Whether you’re wandering through the market in downtown Funchal or eating an incredible meal you soon realize that food is an essential part of life there. My introduction to limpets came at a remote beachside restaurant, Faja dos Padres. I remember my dining companions letting out a sigh of delight upon seeing the giant platter full of small mollusks in shallow shells, doused in garlic and melted butter. They came with a typical side of addictive sweet potato flatbread called bolo do caco. The combination of flavors and scents is heavenly.

People often compare limpets to mussels or clams but I would argue they are unique. Slightly chewy yet tender with a delicate flavor, each so small you’ll look at the giant platter wondering who is going to eat all of them. Soon enough you’ll discover you’ve finished every last one.

View of the beach at Faja dos Padres

View of the beach at Faja dos Padres

Enjoying a glass of crisp Portuguese white wine and listening to the sound of the waves while eating my limpets made for a luncheon I’ll never forget.

Sue Reddel and Diana Laskaris

Escargots And Mushrooms at Hotel Logis in Burgundy, France

Culinary Travel in Europe - Casserole With Escargots And Mushrooms Casserole with escargots and mushrooms

Many years ago I took a bike tour through Burgundy, France, covering 40-60 kilometres each day. By the end of the day you can imagine how hungry we all were. One of our stops was in Nuits-St-Georges, where we stayed at a Logis hotel. The chain usually has restaurants attached serving more local, traditional dishes. It was at this hotel that I had the most memorable dish ever.

Our stay was at Logis Hostellerie Saint-Vincent. Its cellar restaurant was supposedly built from the stones of the nearby Beaune prison, so our dinner certainly had a lot of atmosphere.

For my starter, I had a much richer variation of the usual Escargots  à la Bourguignonne (snails in garlic–herb butter). This dish was a Cocotte lutée aux escargots de Bourgogne et champignons — Burgundy snails with mushrooms, garlic, bacon, onions, creme fraiche and other ingredients topped with puff pastry.

Culinary Travel in Europe - Bicycling in Burgundy

Bicycling in Burgundy

This appetizer was gigantic. Typically the recipe serves four people. In this case, I had my own cocotte. I ate the whole thing.

Janice Chung

Apple Tart at La Bonne Excuse in Paris, France

Apple Tart

Apple Tart

Tarte fine aux pommes et son caramel au beurre salé. Crispy apple tart with salted butter caramel sauce.

I savored the description of the apple tart on the menu at La Bonne Excuse in Paris, France, almost as eagerly as I devoured the confection itself.

Apple tart, a traditional finish to any fine meal in this capital city, is the signature dessert at La Bonne Excuse. The restaurant, intimate and family-owned, is at 48 rue de Verneuil, a quiet street in the seventh arrondissement behind Musée d’Orsay.

Chef José Cabados’ apple tart is sublime. He requires 20 minutes between ordering and presentation at table to prepare each serving individually, in the moment. I welcomed the wait. It only heightened my anticipation.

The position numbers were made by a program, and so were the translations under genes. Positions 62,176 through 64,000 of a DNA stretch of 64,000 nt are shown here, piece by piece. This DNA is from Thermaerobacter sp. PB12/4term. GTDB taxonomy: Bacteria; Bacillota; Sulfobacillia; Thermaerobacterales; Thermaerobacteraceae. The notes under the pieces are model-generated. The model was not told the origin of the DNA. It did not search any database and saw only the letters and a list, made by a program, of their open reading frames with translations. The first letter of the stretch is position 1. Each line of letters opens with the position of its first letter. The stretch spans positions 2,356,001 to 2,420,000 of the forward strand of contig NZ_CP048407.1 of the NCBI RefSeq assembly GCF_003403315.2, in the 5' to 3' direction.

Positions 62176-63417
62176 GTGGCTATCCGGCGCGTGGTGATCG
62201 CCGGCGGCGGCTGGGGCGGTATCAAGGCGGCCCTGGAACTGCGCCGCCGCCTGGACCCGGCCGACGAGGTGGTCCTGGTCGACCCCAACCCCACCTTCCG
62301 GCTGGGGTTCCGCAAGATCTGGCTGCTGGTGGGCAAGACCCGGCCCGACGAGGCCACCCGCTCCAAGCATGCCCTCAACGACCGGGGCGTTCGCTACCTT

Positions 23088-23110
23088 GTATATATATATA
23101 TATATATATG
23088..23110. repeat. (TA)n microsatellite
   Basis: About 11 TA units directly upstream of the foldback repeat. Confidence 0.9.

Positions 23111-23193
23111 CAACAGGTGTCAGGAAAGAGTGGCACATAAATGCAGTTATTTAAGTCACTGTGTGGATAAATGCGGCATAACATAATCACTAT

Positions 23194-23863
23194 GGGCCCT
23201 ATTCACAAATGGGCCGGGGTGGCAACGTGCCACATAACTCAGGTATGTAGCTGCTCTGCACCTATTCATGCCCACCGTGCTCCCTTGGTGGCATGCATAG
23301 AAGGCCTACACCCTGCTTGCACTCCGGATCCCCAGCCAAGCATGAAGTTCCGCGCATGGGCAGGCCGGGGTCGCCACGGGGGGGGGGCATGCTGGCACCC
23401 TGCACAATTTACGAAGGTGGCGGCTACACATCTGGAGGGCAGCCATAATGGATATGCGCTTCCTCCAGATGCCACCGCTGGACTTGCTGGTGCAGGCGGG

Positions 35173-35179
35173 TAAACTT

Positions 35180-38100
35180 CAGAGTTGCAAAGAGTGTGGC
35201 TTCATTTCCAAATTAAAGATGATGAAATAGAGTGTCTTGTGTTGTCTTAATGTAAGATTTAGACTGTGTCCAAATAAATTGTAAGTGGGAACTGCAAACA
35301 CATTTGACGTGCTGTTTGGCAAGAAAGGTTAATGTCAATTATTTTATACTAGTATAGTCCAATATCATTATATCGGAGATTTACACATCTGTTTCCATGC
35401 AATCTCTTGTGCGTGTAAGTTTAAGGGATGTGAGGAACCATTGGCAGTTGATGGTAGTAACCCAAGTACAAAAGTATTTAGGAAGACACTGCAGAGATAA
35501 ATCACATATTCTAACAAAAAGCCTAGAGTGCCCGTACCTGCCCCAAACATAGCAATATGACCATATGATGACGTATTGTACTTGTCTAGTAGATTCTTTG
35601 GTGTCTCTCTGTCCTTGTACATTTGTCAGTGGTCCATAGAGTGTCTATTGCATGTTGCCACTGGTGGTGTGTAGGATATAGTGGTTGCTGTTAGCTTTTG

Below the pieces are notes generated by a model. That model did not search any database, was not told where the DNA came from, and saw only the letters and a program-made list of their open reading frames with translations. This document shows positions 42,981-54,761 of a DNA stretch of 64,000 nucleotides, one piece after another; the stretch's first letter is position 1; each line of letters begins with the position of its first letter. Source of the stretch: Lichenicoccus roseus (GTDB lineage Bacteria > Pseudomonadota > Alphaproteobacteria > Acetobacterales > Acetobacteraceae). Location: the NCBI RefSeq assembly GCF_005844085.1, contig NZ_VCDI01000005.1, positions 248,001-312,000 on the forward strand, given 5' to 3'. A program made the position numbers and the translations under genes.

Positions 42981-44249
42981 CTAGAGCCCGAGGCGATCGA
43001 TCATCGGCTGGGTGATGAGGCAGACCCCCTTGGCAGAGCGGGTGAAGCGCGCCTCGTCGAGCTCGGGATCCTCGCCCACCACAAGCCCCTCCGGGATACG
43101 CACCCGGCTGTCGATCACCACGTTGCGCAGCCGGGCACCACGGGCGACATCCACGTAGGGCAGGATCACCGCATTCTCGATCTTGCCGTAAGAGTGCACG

Simply plated was a just-for-me flaky disk of golden pastry topped with thinly sliced apples, artfully fanned pinwheel-style and shimmering beneath a light glaze…at once elegant and rustic, refined and humble. A ramekin cradled warmed, salted-butter caramel. A spoon, nestled inside, ensured I could drizzle every drop of the richly bronzed sauce on my tart.

La Bonne Excuse means the good excuse. And I have a good excuserather, an exceptionally compelling reasonto return again and again.

Mary Gilbert

Grilled White Pork Sausage at Kunsthalle Brasserie in Basel, Switzerland

Culinary Travel in Europe - Grilled white pork sausage

Grilled white pork sausage

The Kunsthalle Brasserie is an incredibly elegant old world space, featuring rich decor and colorful wall murals. It’s housed in Switzerland’s oldest contemporary art institution, founded in 1872 and dedicated to innovative contemporary art. This historic venue oozes warmth and provides an artistic ambiance, where visitors may enjoy lunch or dinner before or after an exhibition or concert.

The menu features Mediterranean, European and traditional Swiss dishes. My signature lunch plate of grilled white pork with veal sausage and traditional potatoes prepared with both Swiss and Gruyere cheese was a welcome comfort food experience on a very gloomy day in Basil.

Dining room at Kunsthalle Brasserie

Dining room at Kunsthalle Brasserie

The Swiss originally owned the name Champagne (a village located in the Vaud Canton) and are known for their love of bubbly. Brasserie menu items included Bollinger, Laurent-Perrier, Moet & Chandon, Dom Perignon, and a Cannonball Sauvignon Blanc 2016, Sonoma County, which made this California lady smile.

Bonnie Carroll

Rosette di Pasta at La Baita in Bologna, Italy

Rosette di Pasta

Rosette di pasta

Most Italians consider Bologna the culinary capital of Italy; high praise in this food-obsessed country. When my husband and I visit, our first stop is always at a casual but exceptional eatery in the Quadrilateral area, the ancient part of the city where stalls and food markets line the cobblestone streets. Each evening, tables and chairs spill into the lively streets filled with locals chatting over aperitivos. 

At La Baita Vecchia Malga, every glass counter and all the walls of the salumeria (deli) are filled with aromatic cheeses, meats and other regional products; whole legs of Prosciutto di Parma hang from the ceiling. But if you head up the staircase at the rear of the store, you’re in for a treat. A dozen or so tables and chairs with waiter service are set up on the atrium overlooking the shop where the fragrance from below wafts through the air.

La Baita in Bologna

La Biata in Bologna